Resource management lies at the heart of any effective IAM program. Ensuring that authorized users have timely access to appropriate resources while promptly revoking access when needed is a non-negotiable priority for safeguarding sensitive data. While role-based access controls (RBAC) are not a new concept, implementing an RBAC model has proven to be extremely complex and challenging. A cloud- based IAM system rapidly enables organizations to implement role-based access controls (RBAC) that align with job functions by leveraging in between AI and ML functionality.
IAM platforms automate third-party life cycle management, as well as user provisioning and deprovisioning based on predefined rules and workflows — reducing the risk of human errors and unauthorized access. They can even monitor access in real time and send alerts about suspicious activities to quickly identify and respond to potential security threats. Additionally, advanced analytics and reporting capabilities provide valuable insights into access patterns and potential anomalies, empowering organizations to proactively identify and remediate security risks.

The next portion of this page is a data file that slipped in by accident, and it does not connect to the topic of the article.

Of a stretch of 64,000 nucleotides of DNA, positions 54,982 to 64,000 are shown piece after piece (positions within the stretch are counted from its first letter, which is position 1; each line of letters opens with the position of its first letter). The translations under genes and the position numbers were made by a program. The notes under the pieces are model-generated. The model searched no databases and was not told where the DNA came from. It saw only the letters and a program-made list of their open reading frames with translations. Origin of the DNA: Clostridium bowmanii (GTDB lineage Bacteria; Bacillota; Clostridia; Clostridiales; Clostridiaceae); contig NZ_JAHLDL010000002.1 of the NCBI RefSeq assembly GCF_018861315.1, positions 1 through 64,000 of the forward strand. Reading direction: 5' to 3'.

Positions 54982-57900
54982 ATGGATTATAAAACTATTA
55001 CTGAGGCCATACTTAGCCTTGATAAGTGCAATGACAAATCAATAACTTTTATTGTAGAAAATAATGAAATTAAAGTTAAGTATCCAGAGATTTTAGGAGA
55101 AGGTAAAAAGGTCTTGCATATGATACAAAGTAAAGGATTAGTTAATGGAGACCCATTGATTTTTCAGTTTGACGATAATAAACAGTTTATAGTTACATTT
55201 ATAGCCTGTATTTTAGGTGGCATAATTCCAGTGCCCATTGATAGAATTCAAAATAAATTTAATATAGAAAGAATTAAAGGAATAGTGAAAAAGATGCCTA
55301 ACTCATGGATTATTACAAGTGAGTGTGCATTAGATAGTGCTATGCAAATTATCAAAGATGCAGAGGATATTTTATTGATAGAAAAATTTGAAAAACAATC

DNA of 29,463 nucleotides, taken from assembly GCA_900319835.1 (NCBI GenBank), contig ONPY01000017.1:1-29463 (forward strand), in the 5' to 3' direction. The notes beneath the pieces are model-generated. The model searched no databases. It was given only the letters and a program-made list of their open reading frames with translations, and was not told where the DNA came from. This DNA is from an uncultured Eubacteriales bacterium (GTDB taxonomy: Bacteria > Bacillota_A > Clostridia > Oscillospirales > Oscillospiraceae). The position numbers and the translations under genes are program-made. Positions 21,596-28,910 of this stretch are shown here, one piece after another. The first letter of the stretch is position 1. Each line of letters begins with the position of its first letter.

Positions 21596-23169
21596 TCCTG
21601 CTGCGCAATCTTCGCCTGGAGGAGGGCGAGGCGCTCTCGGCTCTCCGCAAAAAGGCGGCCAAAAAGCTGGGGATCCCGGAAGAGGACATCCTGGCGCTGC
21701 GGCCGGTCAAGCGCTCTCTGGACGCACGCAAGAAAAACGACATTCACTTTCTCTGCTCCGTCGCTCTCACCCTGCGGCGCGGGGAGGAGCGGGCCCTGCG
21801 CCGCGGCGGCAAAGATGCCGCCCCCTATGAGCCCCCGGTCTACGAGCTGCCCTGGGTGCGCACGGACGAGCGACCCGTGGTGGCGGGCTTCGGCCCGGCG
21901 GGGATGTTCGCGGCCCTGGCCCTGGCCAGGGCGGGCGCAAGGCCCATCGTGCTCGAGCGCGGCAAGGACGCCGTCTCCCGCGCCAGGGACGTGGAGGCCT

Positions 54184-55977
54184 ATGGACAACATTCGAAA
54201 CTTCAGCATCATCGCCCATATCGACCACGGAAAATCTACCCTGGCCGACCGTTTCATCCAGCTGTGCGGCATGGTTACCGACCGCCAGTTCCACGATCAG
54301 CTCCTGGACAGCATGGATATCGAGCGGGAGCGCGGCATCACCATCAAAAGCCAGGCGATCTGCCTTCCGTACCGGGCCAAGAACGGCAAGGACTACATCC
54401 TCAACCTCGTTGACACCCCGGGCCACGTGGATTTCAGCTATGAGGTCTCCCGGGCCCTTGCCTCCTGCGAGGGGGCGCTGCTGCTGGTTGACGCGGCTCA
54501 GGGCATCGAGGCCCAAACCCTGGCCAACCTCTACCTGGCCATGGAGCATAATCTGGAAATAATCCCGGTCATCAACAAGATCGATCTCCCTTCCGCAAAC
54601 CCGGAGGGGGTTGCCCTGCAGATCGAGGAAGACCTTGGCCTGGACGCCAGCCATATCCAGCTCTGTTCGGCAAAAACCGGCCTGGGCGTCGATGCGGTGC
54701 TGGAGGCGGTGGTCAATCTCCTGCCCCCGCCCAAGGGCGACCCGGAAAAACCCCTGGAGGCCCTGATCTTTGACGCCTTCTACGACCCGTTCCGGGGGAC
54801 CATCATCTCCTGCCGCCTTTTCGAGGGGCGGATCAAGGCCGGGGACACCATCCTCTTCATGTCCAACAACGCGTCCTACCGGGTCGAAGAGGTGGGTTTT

2. Cost optimization.
From upfront hardware investments to staffing, to ongoing maintenance and upgrades, on-premises IAM platforms can be expensive to build and difficult to maintain. Coupled with the fact that ROI can be slow to realize, it’s no wonder that some organizations who have already built and implemented an IAM solution are hesitant to move to a modern platform.
A good example of this is a recent client who called on CDW experts to modernize their IAM program. This client had spent a long time building an infrastructure to support their IAM platform. This required hiring and training teams for implementation as well as maintenance of the infrastructure (network, storage and compute), along with purchasing the hardware and customizing the platform itself. By the time this client had rolled it out to their end users and fixed the production bugs identified during testing, however, this client realized that their entire platform was already out of date and in need of upgrades.
By contrast, cloud-based IAM platforms operate on a subscription-based model and can be built and customized quickly. Organizations no longer need to become dependent on the skilled resources managing their IAM platforms and can spend less on resources required to build and maintain the infrastructure. Modern IAM platforms not only provide a much faster ROI, but also alleviate the burden of hardware procurement and maintenance, allowing organizations to scale their resources based on actual usage while optimizing expenditures.